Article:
Still Here, Still Standing
Updated: Apr 25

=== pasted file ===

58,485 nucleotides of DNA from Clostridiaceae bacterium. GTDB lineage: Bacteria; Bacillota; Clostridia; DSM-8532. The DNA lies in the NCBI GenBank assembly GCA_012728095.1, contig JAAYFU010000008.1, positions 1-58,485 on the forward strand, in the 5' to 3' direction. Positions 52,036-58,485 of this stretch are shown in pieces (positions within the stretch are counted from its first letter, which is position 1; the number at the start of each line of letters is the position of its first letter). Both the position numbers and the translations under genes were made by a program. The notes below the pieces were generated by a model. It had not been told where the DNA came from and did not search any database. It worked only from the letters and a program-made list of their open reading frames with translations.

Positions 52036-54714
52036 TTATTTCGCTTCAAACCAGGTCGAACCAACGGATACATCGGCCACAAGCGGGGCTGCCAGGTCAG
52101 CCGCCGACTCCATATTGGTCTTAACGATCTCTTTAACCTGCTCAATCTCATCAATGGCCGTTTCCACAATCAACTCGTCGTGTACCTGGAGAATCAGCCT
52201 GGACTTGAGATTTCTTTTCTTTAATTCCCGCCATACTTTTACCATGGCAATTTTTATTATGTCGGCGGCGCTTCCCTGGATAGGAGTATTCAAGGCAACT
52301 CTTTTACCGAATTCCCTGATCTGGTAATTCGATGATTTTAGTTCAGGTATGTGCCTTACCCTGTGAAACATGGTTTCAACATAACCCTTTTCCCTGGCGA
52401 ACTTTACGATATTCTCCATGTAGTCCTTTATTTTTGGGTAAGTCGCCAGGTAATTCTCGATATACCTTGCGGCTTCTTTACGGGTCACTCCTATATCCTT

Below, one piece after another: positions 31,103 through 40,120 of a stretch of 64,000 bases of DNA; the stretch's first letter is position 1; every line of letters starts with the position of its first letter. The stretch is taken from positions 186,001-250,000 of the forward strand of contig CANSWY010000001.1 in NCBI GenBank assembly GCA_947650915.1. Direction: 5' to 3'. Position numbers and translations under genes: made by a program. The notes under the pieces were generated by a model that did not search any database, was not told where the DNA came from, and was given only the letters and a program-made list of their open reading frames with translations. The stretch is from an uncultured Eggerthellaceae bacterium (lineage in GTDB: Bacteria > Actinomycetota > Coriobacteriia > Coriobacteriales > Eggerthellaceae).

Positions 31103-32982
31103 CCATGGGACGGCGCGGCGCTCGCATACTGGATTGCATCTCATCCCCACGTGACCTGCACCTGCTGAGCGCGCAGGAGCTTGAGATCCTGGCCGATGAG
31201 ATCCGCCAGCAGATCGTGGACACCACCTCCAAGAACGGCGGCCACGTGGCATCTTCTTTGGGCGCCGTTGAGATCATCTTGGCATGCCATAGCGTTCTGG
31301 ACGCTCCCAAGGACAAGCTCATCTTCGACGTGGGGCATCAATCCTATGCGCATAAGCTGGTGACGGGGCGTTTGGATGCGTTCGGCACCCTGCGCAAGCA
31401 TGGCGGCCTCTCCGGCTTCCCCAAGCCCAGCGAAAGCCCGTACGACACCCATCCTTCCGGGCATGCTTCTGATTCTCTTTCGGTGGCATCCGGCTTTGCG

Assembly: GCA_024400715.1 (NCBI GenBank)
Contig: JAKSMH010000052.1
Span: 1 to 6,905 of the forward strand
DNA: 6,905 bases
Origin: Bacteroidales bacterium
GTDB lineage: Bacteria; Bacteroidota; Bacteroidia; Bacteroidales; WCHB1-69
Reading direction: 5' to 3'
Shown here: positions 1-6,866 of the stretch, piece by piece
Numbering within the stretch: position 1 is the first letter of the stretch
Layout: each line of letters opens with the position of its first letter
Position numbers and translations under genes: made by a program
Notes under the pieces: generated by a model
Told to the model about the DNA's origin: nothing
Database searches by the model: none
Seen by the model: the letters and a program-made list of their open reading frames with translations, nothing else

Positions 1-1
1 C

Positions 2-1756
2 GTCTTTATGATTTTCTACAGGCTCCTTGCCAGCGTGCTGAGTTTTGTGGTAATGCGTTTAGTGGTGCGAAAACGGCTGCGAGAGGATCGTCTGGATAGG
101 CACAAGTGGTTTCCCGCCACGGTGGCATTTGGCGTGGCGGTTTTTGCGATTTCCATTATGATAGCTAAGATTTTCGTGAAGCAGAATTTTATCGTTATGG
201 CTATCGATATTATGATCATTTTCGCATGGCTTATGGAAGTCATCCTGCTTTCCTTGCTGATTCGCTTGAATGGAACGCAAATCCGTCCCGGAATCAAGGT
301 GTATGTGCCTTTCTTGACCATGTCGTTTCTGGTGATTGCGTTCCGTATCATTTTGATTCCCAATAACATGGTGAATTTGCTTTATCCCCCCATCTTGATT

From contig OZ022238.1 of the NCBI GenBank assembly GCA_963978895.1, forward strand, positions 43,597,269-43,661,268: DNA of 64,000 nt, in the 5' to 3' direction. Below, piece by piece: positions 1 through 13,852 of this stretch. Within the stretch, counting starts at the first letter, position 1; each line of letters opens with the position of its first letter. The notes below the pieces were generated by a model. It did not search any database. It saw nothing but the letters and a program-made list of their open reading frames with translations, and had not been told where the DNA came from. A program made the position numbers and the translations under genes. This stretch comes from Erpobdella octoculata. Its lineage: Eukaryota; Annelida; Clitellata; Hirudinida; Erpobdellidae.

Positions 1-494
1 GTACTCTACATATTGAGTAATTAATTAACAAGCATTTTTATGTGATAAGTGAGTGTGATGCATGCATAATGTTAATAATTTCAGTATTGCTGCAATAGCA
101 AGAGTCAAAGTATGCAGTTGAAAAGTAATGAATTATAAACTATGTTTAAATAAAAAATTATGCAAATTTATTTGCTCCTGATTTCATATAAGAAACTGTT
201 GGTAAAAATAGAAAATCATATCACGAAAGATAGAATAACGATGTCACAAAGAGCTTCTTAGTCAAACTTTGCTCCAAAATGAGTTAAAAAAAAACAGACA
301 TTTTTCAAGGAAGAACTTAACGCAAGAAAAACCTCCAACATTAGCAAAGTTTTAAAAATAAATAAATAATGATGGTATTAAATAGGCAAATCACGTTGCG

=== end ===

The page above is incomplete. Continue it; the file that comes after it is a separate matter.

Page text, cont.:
Two years ago this month I was laid off from a job that I loved. It was a career opportunity that validated the bold move I'd made in 2014 to move to Los Angeles from Atlanta, where I garnered a significant amount of success. LA has been and remains a beast of a different kind. Moving to the City of Angels, I didn't know anyone, had no connections, friends, or family, and my past achievements meant very little as I was one of many Tinseltown hopefuls vying for a big break or at least a foot in the door. My previous job afforded me access to Hollywood studio executives, producers, and extended my global reach. In my highly visible role I operated in my giftedness, I drew from my years of experience, I was running on all cylinders, and then boom it was over! The emotional toll of being laid off was akin to other negative emotional experiences I felt before, a bad breakup, or an unexpected death. My emotions spanned the gamut - shock, sadness, anger, and finally, acceptance. I subsequently applied for more than 1,000 jobs online between Linkedin and Indeed. I mastered the art of the interview and got a handful of offers that I declined as they weren't a good fit for the trajectory I was mapping out for myself. A time did come when two great opportunities piqued my interest, a government film industry-focused gig with the City of LA, and an entertainment opportunity in New Zealand (I'd begun the immigration process). To my dismay, both opportunities fizzled out. By the end of 2017, countless rejections sent me spiraling to the lowest point I'd ever experienced in my adulthood. I'd burned through my savings, and there seemed to be no light above in the sunken place I found myself in. I recall in one of my many self-loathing groanings to Allah that if this was the end to please let me go quickly. Despondency had become my albatross yet through the mental muck and mire I persisted somehow. I couldn't afford to get stuck there. I'm thankful for my few close confidants that knew about my situation. They offered encouragement, a safe space to vent without judgment, financially supported me, and coaxed me out of my self imposed exile and away from the computer and that 1001 job application. While my professional associates referred me to new gigs, clients, and opportunities that allowed my creativity to flow again, these collective souls of goodwill, my tribe, helped me to find a renewed sense of peace and purpose. Through their support, I regained the strength and courage to ultimately make my way with the launch of JOC Media & Entertainment. What I learned in this process is that when we think of what's happened to us as being the worst thing ever, it is a metamorphosis. It serves as a reminder that everything you need is inside of you. These challenges propel us forward, prompting us to use our gifts (abilities, talents, and skills) to move to the next station in our personal and professional lives. When we believe in ourselves and put action to our faith, our gifts will open doors and make room for us, and position us to make our presence known among people of prestige, royalty, and influence. My life since my lay off has been proof of this. I'm a better person because of this experience. In 2017 I was laid off, and today I'm still here, still standing and thriving. What's to come is better than what's been. Don't ever quit!